In terms of these encounters, what I find especially interesting is the mixture of meeting (conjunction) and incommensurability. Things are brought together, but without losing their sense of difference. Rather than any effort to forge a unifying cross-cultural or aesthetic-stylistic myth (and an overall scene of resolution and reconciliation), there is a sense of playful and intrinsic tension, a sense that all meetings are contingent and that multiplicity is less something to be mourned than celebrated. Like Baba Yaga, who according to Laura Strong is known variously as “the Guardian of the Underworld, the Mistress of the Forest, the Goddess of Death and Regeneration, the Wolf-Goddess, the Bone Mother, the Mistress of the Animals, and the Guardian of the Water of Life and Death” 2, Last Exile – for all its apparent finality – has an ambivalent aspect. It is as much about projecting a space of possibility as it is about representing a space of loss, mourning and death. Here there is a strong sense of what Russian literary critic, Mikhail Bakhtin, terms the carnivalesque – of the world turned upside down and of the productive force of the grotesque. 3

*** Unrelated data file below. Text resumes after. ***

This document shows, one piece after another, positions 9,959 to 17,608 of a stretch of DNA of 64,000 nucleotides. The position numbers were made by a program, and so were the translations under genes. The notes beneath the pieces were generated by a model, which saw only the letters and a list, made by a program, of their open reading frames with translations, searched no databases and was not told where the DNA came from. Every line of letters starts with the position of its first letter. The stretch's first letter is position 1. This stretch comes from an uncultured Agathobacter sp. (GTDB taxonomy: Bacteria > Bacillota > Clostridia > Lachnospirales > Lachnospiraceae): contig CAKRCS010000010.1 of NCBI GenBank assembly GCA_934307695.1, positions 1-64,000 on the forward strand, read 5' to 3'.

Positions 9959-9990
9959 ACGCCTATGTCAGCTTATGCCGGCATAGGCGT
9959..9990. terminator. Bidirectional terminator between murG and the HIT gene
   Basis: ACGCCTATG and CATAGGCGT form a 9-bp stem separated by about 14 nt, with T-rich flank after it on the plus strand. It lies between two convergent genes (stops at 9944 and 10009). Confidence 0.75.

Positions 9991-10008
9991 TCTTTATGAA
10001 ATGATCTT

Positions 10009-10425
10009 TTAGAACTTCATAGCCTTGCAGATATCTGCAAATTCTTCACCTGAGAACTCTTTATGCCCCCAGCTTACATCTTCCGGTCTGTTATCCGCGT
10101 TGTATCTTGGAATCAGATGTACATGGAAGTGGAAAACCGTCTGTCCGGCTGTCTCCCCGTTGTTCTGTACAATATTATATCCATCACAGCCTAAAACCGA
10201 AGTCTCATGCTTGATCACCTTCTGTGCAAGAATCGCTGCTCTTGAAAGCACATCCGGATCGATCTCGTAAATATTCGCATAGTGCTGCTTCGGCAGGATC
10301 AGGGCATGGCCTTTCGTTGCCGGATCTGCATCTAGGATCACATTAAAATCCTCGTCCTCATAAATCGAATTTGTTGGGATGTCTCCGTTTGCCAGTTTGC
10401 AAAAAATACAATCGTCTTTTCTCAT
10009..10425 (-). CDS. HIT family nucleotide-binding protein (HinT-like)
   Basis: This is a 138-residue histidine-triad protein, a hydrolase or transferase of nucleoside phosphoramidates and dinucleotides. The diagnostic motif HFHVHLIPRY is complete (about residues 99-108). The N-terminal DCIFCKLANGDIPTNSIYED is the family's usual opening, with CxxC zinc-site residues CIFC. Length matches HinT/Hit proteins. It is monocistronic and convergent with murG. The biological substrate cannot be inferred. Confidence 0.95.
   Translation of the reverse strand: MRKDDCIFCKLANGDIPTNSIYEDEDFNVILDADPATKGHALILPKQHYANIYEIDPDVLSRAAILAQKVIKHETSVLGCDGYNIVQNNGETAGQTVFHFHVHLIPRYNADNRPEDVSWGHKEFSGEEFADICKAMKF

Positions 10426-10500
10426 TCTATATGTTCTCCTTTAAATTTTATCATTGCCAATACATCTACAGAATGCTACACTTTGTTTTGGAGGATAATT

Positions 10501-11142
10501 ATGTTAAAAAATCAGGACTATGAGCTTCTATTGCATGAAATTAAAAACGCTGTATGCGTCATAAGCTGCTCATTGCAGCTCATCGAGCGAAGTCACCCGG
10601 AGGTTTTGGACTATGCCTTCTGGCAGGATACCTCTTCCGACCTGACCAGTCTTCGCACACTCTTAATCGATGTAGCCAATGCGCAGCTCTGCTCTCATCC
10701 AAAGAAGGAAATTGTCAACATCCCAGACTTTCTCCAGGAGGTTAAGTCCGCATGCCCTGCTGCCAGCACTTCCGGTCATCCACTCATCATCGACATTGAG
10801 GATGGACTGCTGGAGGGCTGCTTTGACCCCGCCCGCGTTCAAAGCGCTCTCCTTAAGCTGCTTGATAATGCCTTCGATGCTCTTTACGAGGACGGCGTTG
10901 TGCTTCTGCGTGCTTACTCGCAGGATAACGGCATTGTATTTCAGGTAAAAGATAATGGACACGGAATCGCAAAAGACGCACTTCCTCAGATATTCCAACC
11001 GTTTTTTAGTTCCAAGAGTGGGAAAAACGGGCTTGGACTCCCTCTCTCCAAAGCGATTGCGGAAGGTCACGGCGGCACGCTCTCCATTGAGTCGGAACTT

This sense of reversal is evident for instance in the emphasis on anthropomorphic animism. The life and agency of animal spirits and of inanimate materials is juxtaposed to the static, awkward corpse-like weight of the human forms. At the same time, the passivity of the human enables motions of transition and transformation. See how the cloth wrapped around human flesh, light and flowing, suspended in the beaks of birds, grows hard and angular, like the contours of bones, and then shifts into the solidity of pale wood and the flatness of printed textiles.